In Golf Lag and the Compound Pendulum, we saw how power in the golf swing, in the form of club head speed, comes primarily from the correctly timed sequence of movements taking advantage of a simple mechanical phenomenon, the compound pendulum effect.
In this article, we take that discussion further by looking more closely at the role of the right arm in the golf downswing.
Once again, apologies to the lefties out there, but for simplicity these instructions are given for a right-handed golfer.
The right arm is often referred to by golf instructors as the “speed arm”, it has primary responsibility for transferring the energy from your torso through to the golf club, playing a crucial role in the golf swing kinematic sequence.
But the right arm isn’t simply used for energy transfer, it is also a compound pendulum in its own right, thus playing a complex role as a pendulum within a pendulum.
What’s more, the right arm amplifies the power generated by the torso as it transfers that power to the golf club. The muscles in the arm and chest pulling and straightening the arm during the downswing, building more energy, and then releasing that energy into the golf club at precisely the correct moment for maximum club head speed through impact.
The timing of the movements of the right arm, and the timing of the application of force by the muscles within, and connected to, the right arm during the downswing, are crucial for a great golf swing.
Most amateurs use their upper body far too much and far too early in the golf swing. This feels powerful, since your arms are connected to the golf club, but it prevents you from benefitting from the compound pendulum effect. It throws away all of the club head lag that could be used to generate Tour-calibre club head speed if the golfer would only learn to back off and apply power with their right arm much later in the downswing.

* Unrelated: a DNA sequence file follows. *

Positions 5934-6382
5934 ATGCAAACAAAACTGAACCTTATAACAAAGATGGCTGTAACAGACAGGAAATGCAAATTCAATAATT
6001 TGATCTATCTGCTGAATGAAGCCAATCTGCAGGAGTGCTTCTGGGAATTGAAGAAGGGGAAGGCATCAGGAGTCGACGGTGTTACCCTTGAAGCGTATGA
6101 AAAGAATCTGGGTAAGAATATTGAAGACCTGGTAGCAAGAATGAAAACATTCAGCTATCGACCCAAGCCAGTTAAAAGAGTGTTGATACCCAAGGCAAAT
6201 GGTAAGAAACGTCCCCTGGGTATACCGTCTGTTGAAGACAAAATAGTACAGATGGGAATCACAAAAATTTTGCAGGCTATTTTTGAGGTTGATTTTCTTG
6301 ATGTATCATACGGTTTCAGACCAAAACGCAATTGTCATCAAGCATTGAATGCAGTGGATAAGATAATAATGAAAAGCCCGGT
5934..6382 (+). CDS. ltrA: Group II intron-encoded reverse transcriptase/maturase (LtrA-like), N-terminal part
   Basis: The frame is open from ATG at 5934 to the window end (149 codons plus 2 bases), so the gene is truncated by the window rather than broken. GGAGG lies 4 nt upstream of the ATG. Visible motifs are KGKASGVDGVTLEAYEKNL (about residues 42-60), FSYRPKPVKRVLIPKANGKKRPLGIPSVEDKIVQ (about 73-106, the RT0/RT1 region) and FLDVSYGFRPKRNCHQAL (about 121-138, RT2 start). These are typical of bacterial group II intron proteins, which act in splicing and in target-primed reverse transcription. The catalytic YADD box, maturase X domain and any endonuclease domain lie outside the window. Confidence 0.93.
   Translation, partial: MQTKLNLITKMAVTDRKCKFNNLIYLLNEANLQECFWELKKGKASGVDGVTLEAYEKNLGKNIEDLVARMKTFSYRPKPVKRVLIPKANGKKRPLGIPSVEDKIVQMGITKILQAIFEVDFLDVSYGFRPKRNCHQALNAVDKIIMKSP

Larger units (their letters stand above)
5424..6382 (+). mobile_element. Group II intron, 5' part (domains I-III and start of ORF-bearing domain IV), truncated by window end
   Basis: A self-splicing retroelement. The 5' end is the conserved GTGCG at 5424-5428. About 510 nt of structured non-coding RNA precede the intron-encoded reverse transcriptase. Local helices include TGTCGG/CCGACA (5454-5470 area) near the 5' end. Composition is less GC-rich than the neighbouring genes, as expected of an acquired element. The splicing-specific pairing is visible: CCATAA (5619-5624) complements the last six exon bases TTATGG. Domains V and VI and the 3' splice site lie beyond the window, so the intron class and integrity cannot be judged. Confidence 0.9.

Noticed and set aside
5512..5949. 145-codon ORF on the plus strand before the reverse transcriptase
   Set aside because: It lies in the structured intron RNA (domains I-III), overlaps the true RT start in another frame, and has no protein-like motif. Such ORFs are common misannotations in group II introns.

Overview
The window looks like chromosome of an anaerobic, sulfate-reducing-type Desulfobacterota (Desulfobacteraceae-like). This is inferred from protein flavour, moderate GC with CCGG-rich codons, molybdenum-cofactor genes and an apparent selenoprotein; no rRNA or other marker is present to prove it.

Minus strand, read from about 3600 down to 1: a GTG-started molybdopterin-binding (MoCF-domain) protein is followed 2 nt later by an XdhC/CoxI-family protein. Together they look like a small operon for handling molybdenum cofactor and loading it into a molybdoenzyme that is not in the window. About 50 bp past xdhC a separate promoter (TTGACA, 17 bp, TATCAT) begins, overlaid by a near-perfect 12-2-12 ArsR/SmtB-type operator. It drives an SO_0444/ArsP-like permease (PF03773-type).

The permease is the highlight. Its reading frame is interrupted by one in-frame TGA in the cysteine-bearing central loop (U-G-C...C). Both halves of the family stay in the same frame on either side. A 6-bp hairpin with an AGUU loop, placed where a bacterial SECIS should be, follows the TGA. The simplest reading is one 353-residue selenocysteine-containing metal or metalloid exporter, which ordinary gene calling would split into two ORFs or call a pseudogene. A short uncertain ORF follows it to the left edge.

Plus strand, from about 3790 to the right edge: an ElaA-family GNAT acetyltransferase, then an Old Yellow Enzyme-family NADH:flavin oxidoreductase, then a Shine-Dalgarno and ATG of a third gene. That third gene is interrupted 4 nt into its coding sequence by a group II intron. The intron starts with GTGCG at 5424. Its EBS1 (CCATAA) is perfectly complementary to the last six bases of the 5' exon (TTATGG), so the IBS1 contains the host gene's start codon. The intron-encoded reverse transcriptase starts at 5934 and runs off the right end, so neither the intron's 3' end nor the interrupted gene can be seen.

If the muscles are fired too early, then the arm will straighten too soon. This will disrupt the compound pendulum effect, resulting in a significant reduction in the energy that reaches the club head through impact. It will cause momentum to be “thrown out” into the golf club too early, resulting in “casting” of the club and a dramatic loss of speed and accuracy. Straightening the right elbow just 0.01 (one hundredth) of a second too early will result in a 10% loss of club head speed at impact.
Let’s take a look at how the right arm should move in the downswing:
The Swing Like a Champion system will quickly teach you how to use your right arm as part of a Tour-calibre kinematic sequence in your own golf swing, generating more club head speed than ever before, with less effort, and less strain on your body.
If you have any questions or comments about this or other articles on Golf Loopy, please send us an email.
You May Also Like…
Overview of a Great Golf Swing, which summarises the correct movements in a great golf swing.
Golf Lag and the Compound Pendulum, which describes how you can use physics to generate more speed, accuracy and consistency in your golf swing, with less effort and less strain on your body.
An overview of the golf swing kinematic sequence, including a detailed analysis of the Downswing phase is presented in Golf Swing Sequence and Timing.
Golf Swing Sequence and Timing – Common Faults, which gives a comparison of the kinematic sequence for typical amateurs and Tour Pros, showing the common flaws that may plague your own golf swing.
Why is Having the Shoulders “Connected” So Important? Which explains how the shoulders enable the power of the big muscles in your legs and core to be transferred to the golf club.
Golf Anatomy and Kinesiology, a collection of articles describing the roles of the muscles involved in the golf swing.
Core muscles, which describes the muscles that run the length of your trunk and torso.
Internal and External Rotation, which describes the rotation of the right arm in the golf swing, and how to increase your range of motion.
Kinetic Chain, which describes how the different parts of your body act to transfer energy from the ground to the golf ball.